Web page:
Rarely has anything angered you so much as the latest revelations about banks rigging Libor, the average interest rate that they charge when lending to each other.
What really upsets you is our apparent powerlessness in the face of corporate behaviour we abhor, regulators without teeth, and a Government that remains unwilling to intervene - unless to score cheap points off a comedian.
Barclays' record £290m fine is piffling in the great scheme of things. We know it will be passed on to customers somehow. The emails between traders, which you couldn't make up if you were writing an awful sitcom about the City, reveal: one, a revolting laddishness that confirms our worst prejudices; and two, a blithe disregard for regulations that, um, confirms our worst prejudices. They thought they could get away with it, because who would stop them?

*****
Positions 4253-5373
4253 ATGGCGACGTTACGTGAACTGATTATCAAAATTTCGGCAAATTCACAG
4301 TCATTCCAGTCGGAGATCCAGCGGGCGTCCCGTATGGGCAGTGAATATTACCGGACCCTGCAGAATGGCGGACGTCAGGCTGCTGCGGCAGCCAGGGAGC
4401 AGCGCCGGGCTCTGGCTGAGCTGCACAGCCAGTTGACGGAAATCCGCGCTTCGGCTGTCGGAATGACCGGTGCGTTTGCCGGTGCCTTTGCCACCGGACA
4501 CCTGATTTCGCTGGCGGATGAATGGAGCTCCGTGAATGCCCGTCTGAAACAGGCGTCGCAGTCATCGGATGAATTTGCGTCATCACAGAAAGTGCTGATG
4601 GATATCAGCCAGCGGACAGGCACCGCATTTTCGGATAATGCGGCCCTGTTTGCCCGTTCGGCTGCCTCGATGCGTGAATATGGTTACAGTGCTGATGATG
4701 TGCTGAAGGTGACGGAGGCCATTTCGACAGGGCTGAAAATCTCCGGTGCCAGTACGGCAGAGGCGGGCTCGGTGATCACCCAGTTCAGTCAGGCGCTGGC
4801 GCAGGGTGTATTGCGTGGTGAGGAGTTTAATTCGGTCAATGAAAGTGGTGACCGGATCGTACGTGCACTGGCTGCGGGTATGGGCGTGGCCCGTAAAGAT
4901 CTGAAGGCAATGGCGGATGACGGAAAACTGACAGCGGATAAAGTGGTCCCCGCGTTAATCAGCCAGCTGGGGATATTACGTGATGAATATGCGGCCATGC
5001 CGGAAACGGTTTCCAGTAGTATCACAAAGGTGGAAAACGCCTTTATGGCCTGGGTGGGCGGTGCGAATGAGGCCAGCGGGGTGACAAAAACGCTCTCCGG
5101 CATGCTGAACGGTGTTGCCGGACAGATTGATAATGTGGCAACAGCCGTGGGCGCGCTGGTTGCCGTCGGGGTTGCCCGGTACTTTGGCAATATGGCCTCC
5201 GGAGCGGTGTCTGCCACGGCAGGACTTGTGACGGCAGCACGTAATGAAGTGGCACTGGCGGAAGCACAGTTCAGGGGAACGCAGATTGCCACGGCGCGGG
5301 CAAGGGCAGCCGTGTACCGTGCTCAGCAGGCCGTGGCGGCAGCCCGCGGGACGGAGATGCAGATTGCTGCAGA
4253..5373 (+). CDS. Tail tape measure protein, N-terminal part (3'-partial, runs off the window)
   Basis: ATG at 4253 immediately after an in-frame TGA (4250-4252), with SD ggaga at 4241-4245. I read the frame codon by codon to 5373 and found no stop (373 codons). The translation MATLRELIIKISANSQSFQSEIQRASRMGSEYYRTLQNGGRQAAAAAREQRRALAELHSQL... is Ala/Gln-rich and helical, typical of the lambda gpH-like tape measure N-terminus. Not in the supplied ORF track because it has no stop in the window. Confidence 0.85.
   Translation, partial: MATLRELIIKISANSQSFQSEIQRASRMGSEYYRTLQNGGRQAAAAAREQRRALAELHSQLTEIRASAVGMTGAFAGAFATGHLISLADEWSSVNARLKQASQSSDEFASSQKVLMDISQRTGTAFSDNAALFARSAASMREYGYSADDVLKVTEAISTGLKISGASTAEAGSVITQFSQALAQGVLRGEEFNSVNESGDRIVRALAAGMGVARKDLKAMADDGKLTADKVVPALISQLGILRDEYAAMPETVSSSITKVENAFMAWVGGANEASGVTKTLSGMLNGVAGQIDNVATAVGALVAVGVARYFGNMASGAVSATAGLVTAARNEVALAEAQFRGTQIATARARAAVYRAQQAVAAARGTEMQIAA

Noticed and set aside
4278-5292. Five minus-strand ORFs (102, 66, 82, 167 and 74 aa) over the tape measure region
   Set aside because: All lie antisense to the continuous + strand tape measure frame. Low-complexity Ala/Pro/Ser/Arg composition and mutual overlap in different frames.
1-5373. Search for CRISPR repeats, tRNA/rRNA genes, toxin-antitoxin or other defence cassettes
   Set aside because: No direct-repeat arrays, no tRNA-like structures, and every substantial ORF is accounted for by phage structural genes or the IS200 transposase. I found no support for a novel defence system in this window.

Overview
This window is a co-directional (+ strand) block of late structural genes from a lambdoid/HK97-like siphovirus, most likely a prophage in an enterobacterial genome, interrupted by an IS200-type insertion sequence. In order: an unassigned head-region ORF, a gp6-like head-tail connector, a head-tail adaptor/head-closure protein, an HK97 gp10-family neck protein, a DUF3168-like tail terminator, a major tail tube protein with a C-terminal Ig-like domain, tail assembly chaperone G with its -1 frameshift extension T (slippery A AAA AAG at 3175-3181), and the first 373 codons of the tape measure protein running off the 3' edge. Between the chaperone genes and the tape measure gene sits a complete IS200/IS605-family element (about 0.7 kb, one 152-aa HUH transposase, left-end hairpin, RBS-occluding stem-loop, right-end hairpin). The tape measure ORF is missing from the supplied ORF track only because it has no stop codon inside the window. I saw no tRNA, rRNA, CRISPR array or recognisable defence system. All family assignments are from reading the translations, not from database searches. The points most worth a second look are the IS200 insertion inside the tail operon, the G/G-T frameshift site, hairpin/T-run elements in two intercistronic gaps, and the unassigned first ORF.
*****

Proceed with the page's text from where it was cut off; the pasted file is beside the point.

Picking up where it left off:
Arrogance is a thread that runs through recent major scandals. A certain air of invincibility or, at least, untouchability pervaded among MPs abusing expenses or journalists hacking phones. In the case of bankers, it still does. Despite all the huffing and puffing over regulation and bonuses ahead of the last general election, our politicians seem unable or unwilling to grasp the nettle and legislate for a better banking system.
What can you do? Not much – although you could change banks. But, famously, we are more likely to get divorced or change our football team than we are to change banks. It may be a Hobson's choice (to the one bank you can find that you believe operates ethically) but it is a choice nonetheless.
With that I am off for a week, leaving you in Vicky's able hands.Follow @stefanohat Reuse content